If we established a “stress scale” from 0 to 100, with 100 being the highest, losing a loved one to suicide would rank at 100 – the highest stress level imaginable.
Suicide.org is 501c3 nonprofit organization, whose mission is to prevent suicides, support suicide survivors, and educate the public about suicide.
If you have been touched by suicide, please visit this website
Kevin Caruso, the Founder and Director of Suicide.org has heard have heard many statements like these from the friends and loved one’s of suicide victim:
- It was my fault.
- I should have seen some signs.
- I should have done something.
- I feel responsible.
- I did not do enough.
- I should have listened more.
- I should have spent more time with him/her.
- I should have taken him/her to a therapist sooner.
- I will never forgive myself.
- I could have done more.
- Why didn’t I see any signs?
- I just didn’t know enough. it’s my fault.
If you have said or felt anything similar to the statmemts mentioned above, then you are experiencing something that is very normal.
The deep pain of losing a loved one to suicide can bring out many questions and doubts.
But please be gentle with yourself.
And please always remember that it was not your fault.
Over 90 percent of the people who die by suicide were suffering from depression or a similar mental illness at the time of their death.
And often the people who are suffering from depression or a similar mental illness do everything that they can to hide their illness because of the social stigma associated with it. Innumerable suicide survivors have told me that there was no indication at all of a mental illness or serious problem in the life of their loved one before he or she died by suicide.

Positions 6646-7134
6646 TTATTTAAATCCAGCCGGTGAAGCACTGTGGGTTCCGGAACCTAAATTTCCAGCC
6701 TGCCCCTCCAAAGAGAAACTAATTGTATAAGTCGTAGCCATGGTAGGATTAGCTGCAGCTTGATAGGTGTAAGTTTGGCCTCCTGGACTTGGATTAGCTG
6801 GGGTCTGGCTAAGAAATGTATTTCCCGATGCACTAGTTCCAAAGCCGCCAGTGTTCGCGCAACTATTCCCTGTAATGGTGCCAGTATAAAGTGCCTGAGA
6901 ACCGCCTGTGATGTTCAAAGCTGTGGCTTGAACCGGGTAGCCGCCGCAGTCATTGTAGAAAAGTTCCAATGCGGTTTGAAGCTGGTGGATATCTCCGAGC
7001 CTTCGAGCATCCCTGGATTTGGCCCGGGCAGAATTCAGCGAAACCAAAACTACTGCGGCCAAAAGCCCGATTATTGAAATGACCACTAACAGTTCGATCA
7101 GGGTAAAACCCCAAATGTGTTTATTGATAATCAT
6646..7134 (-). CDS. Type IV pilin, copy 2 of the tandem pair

And even if it was not clear that a mental illness existed, it was the mental illness that caused the suicide, not you.
When a chemical imbalance exists in someone’s brain, he or she cannot possibly think straight.
Again, the reason people die by suicide is this: mental illness.
The suicide was not your fault.
Suicide is extremely painful. And it is very difficult to move on after a suicide.
And looking for “closure” after a suicide is a natural thing to do.
Kevin suggests that you not focus on closure, because it will never happen. The pain will always be there, and the challenges that the suicide has placed before you will never disappear.
And you will never find the answers to all of your questions about the suicide. Some questions in life simply have no answers.
Focus on living your life one day at a time. In the best way that you can.
Focus on healing.
Focus on CELEBRATING the life of your suicide angel.
Focus on getting help for you and your family.
Focus on HELPING OTHERS who are in pain.
Focus on loving others.
And remember that the intense pain that you are feeling represents the great LOVE that you have for your angel.
And the love that you have for your angel will never “close.” And thus the pain will never “close.”
No, there is no “closure.”
There is just love.
Rest in Peace J.P.